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L. E. Leguire, IV, P. Shah, M. McGregor, G. Rogers; Corneal vs. Skin ERGs in a Patient Population. Invest. Ophthalmol. Vis. Sci. 2008;49(13):2224. doi: https://doi.org/.
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While 71% of Electrophysiology labs perform ERGs exclusively utilizing corneal ERG electrodes of their equivalent, 29% of labs perform skin ERGs exclusively or some of the time3. However, reliability and validity of skin ERGs have not been established in a patient population.
To assess skin ERGs, the charts of 100 patients who had successive skin and corneal (JET electrode) ERGs performed during the same ERG session were analyzed for test-retest reliability and validity. B-wave amplitude and latency were assessed for light-adapted ERGs (achromatic and pure cone flicker) and for dark-adapted ERGs (rod-only and maximum rod + cone response).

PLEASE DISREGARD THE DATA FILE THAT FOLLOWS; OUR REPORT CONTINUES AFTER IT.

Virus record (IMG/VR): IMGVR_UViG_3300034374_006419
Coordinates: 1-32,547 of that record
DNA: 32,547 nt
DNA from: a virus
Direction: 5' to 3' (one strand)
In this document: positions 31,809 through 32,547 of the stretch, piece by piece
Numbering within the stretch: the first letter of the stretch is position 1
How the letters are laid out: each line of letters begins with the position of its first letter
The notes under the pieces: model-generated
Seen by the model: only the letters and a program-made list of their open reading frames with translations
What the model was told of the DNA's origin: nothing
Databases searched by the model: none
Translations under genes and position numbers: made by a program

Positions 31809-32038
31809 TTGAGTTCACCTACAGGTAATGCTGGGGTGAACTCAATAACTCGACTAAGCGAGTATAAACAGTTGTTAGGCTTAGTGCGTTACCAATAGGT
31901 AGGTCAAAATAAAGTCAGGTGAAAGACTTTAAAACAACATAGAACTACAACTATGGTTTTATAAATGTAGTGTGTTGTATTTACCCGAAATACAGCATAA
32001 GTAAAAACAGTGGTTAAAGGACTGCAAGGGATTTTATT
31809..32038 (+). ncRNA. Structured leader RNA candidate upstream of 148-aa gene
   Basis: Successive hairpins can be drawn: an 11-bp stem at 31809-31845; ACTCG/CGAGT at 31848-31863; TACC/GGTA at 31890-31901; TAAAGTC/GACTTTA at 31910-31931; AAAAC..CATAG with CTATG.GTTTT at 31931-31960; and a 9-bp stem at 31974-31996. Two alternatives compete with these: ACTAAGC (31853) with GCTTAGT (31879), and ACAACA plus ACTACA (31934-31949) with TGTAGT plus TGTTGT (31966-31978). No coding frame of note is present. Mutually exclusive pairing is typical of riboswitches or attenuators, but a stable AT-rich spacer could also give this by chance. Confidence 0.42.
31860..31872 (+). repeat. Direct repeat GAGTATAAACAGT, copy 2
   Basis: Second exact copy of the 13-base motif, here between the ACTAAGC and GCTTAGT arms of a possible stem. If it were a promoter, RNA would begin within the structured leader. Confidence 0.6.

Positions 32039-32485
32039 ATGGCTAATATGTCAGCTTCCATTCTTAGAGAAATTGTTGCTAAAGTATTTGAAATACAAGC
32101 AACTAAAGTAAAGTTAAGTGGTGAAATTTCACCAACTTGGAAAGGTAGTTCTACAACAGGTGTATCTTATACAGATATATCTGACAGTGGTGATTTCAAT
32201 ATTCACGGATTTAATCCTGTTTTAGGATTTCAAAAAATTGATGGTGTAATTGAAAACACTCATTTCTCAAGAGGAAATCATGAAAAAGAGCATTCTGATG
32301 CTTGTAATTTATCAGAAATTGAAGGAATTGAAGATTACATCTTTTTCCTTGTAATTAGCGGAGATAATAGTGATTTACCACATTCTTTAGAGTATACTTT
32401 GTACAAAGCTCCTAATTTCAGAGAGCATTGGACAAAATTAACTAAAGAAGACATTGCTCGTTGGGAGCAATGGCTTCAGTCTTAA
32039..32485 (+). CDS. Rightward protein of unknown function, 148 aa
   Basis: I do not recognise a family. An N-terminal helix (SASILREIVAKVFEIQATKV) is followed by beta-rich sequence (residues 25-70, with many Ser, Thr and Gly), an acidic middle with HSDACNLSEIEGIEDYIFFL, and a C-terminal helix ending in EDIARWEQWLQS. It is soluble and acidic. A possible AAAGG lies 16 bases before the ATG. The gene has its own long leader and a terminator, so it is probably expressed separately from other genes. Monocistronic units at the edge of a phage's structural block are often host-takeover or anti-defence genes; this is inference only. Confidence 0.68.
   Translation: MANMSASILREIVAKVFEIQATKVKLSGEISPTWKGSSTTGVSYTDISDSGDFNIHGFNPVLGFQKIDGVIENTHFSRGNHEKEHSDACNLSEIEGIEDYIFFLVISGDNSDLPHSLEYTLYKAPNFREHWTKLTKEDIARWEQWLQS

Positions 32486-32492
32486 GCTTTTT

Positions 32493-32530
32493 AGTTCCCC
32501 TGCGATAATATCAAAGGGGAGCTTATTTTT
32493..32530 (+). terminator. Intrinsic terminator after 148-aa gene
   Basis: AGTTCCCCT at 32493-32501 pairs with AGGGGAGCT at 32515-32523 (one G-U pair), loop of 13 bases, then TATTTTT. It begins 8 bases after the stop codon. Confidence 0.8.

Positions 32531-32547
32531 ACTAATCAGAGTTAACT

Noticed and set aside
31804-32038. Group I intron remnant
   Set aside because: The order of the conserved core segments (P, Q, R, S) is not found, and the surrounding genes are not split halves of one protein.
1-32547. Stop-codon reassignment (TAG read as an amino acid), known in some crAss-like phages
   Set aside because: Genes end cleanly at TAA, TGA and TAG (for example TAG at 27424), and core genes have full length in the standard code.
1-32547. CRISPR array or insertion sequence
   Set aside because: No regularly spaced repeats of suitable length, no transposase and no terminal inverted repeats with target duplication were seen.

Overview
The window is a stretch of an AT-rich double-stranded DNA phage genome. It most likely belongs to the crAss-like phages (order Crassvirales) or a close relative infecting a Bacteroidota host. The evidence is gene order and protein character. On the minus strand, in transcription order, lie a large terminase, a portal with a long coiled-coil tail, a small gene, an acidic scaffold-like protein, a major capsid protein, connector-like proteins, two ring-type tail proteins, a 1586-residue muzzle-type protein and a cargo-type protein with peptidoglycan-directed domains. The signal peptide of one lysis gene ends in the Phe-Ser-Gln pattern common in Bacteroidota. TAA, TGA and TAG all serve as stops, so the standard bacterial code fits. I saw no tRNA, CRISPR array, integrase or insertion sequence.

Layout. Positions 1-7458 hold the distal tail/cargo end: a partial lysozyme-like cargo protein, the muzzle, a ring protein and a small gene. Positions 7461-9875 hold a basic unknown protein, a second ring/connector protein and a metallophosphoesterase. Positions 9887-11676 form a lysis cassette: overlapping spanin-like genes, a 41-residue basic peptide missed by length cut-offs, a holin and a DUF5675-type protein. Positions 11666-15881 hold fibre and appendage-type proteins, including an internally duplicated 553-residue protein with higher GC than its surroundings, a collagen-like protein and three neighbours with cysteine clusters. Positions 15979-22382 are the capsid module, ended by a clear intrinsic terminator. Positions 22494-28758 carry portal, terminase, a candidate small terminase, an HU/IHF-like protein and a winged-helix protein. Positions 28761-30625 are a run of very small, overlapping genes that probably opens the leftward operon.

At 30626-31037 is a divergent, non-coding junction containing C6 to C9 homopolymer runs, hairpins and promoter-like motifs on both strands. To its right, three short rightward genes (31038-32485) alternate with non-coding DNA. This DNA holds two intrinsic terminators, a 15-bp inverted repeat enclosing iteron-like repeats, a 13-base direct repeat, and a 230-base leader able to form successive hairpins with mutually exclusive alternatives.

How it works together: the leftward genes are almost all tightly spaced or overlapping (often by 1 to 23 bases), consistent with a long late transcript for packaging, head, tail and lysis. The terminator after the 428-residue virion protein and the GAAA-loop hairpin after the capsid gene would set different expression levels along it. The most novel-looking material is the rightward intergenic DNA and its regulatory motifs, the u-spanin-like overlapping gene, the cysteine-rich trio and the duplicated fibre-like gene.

The test-retest reliability of corneal and skin ERGs were highly significant (p<.0001 or less). For the corneal ERG, reliability ranged from .767 to .988, depending on condition. For skin ERGs, reliability ranged from .852 to .971. Direct comparison of skin to corneal ERGs revealed highly significant correlations for all conditions (p<.0001 or less) and ranged from .43 to .85. However, skin ERGs were found to be less sensitive than the corneal ERGs, based on linear regression analysis, sensitivity and specificity measures.
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